So basically, you say that such a sound is not a short 'a' but rather a short 'e' in you dialect?.

    I really love BE because their rules for pronunciation seems to be very precise (formally speaking). The problem is that I'm Mexican and I would sound quite weird for sure if I spoke a Britith dialect. So, my intention of doing all this analyisis is to find my own American accent, trying to sound as neutral as possible. Reading the links you gave me, thanks again, I can see that people from the area of New York, Pennsylvania, Philadelphia, Massachusetts also have this distinction, I'm not sure about the people leaving near the Mexican border, like in California or Texas. What wold be your suggestion in this case? I mean, how do you see this thing from your own view, what do you like o dislike, or sound totally weird when people merge these sounds, or you agree or disagree (also speaking in general refering to how Americans pronounce their short vowel 'a').
     
  5. natkretep

    natkretep Moderato con anima (English Only)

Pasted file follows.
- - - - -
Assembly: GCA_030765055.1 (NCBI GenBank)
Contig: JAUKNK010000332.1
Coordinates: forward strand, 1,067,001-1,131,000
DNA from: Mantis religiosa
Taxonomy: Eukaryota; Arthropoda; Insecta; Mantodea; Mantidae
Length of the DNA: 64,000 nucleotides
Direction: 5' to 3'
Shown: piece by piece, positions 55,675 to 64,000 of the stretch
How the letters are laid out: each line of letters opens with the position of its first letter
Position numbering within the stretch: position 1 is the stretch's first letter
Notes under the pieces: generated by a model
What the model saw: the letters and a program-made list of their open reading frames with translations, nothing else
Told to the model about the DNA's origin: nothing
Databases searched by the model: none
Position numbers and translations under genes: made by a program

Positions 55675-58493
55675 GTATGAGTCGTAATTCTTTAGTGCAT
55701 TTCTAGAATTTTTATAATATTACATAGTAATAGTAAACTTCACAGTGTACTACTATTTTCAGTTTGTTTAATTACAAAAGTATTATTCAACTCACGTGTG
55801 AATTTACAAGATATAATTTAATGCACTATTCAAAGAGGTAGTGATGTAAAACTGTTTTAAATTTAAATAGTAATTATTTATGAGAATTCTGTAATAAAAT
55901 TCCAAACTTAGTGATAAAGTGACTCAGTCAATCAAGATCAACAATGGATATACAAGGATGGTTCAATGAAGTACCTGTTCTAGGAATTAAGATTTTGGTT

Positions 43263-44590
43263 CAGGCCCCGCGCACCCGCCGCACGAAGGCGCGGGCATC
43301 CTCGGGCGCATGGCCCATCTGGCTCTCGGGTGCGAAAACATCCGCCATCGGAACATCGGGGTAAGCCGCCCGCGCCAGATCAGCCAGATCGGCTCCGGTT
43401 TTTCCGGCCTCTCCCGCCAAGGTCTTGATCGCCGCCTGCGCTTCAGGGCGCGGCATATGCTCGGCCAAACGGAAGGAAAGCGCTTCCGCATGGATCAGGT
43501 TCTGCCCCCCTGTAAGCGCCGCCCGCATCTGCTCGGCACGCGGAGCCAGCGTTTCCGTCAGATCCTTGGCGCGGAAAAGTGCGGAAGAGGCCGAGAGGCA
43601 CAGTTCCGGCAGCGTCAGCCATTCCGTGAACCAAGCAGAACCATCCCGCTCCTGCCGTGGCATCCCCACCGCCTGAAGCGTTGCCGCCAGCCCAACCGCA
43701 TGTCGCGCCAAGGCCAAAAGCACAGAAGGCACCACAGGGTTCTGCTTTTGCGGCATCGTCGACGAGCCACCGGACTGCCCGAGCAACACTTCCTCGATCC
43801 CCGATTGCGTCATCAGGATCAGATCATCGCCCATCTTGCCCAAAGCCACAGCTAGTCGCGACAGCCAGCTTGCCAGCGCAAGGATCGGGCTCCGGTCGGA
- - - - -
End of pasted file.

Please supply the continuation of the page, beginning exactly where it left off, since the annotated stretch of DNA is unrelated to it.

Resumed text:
Singapore
    English (Singapore/UK), basic Chinese
    As you can see, there is variation in American pronunciation. If you are aiming for an American pronunciation, I say go for one that makes these distinctions rather than one that doesn't. You will have a lower likelihood of causing confusion.
     
  6. Cenzontle

    Cenzontle Senior Member

    English, U.S.
    It seems like you're a person with a good ear, so I'd suggest you listen and imitate radio/TV announcers.
     
  7. Keith Bradford

    Keith Bradford Senior Member

    Brittany, NW France
    English (Midlands UK)
    Hear! Hear! The best advice on this forum for weeks!

    In fact, forget "American" - this is a rule which applies to any brand of English. Words are tools, the sharper and more precise, the better. Don't start with a toolbox full of blunt instruments.
     
  8. JulianStuart

    JulianStuart Senior Member

    Sonoma County CA
    English (UK then US)
    I think what Keith means is "Choose an accent/pronunciation where there is less chance of ambiguity for your listeners" rather than his decrying all "American" pronunciations. As an example, if you choose one, choose one where Mary, merry and marry are all different - this will be understandable wherever you go. Similarly, non-rhotic speakers (those who often don't vocalize their r's - see this WRF thread) can always understand rhotic speakers, but not necessarily vice versa.
     
  9. Keith Bradford

    Keith Bradford Senior Member

    Brittany, NW France
    English (Midlands UK)
    Hey, I didn't decry any American pronunciations! What I meant was: this principle applies to all types of English.
     
  10. JulianStuart

    JulianStuart Senior Member